P A N G A E A
PUBLISHING AND DESIGN FOR NATURE AND PEOPLES OF THE EARTH
Editorial y diseño por la naturaleza y los pueblos de la tierra
THE MIDWEST BOOK REVIEW
Other companies have excelled in publishing nature-oriented guides: what differentiates these [books by PANGAEA] from others is a Spanish/English format and intense color photos throughout which provide a rich multicultural travel exploration accessible to both Spanish speakers and those touring from the outside. Alfonso Silva Lee's Natural Puerto Rico provides an in-depth focus on the wildlife of the island, describing the natural history of insects, reptiles and birds. Marcelo Beccaceci's Natural Patagonia achieves the same for Patagonia. While these are as much science as travel guides, they will especially enrich the tours of any outdoors-oriented adventurer, providing fine natural history insights to accompany any traveler's journey.
PANGAEA is an independent publishing house founded in 1991 to focus on the natural history of the Earth and on her people.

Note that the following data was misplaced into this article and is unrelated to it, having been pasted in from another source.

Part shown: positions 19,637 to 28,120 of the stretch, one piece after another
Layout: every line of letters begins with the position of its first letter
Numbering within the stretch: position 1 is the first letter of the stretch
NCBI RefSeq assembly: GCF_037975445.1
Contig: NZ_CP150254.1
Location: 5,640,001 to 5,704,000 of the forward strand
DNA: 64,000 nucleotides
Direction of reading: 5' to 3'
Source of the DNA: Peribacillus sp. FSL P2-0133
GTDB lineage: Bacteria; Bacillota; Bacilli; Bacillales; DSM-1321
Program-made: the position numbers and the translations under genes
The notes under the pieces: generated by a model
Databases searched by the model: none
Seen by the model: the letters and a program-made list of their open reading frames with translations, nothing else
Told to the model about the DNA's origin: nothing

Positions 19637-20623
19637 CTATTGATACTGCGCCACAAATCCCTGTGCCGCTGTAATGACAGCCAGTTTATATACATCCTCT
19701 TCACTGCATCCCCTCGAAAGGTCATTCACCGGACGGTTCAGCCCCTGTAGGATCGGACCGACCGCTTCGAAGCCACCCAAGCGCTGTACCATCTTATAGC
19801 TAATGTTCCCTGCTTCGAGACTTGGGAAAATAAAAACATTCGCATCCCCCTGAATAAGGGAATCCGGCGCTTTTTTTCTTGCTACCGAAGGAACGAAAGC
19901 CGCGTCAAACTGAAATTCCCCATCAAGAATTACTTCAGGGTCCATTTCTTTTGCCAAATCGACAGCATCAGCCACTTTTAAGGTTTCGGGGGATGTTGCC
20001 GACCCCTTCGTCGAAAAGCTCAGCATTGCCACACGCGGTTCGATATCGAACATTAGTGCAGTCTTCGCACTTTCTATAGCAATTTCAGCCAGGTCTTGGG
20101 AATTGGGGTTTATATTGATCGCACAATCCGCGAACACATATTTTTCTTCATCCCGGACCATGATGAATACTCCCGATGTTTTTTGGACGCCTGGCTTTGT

ABOUT PANGAEA'S LOGO BAROur logo bar design includes a representation of club moss, one of the earliest plant forms on Earth, dating from the age of the supercontinent Pangaea nearly 225 million years ago. The carbon remains of the early mosses, which grew over 100 feet high, have been compressed for many millions of years and form our present day coal reserves. Descendants of these primitive plants (Lycopodium species) thrive as low evergreen ground cover in wilderness forests, spreading by underground rootstocks to form small colonies. They derive their name from the reproductive "strobili," spike-like "clubs" containing spores that protrude from the top of some of the 400 species of this flowerless plant. Including the strobili, the club mosses of our era generally grow to only 3 to 16 inches tall, although they can branch for several feet along the ground, hence the common name ground pine. Club mosses grow in damp places, including in the tropics and on temperate heaths and mountainsides. Some resemble creeping pine boughs, while others look like miniature fir trees, although they are more closely related to the ferns. Their fine yellow spores, known as lycopodium powder, have been used for fireworks and old-time camera flash powder.
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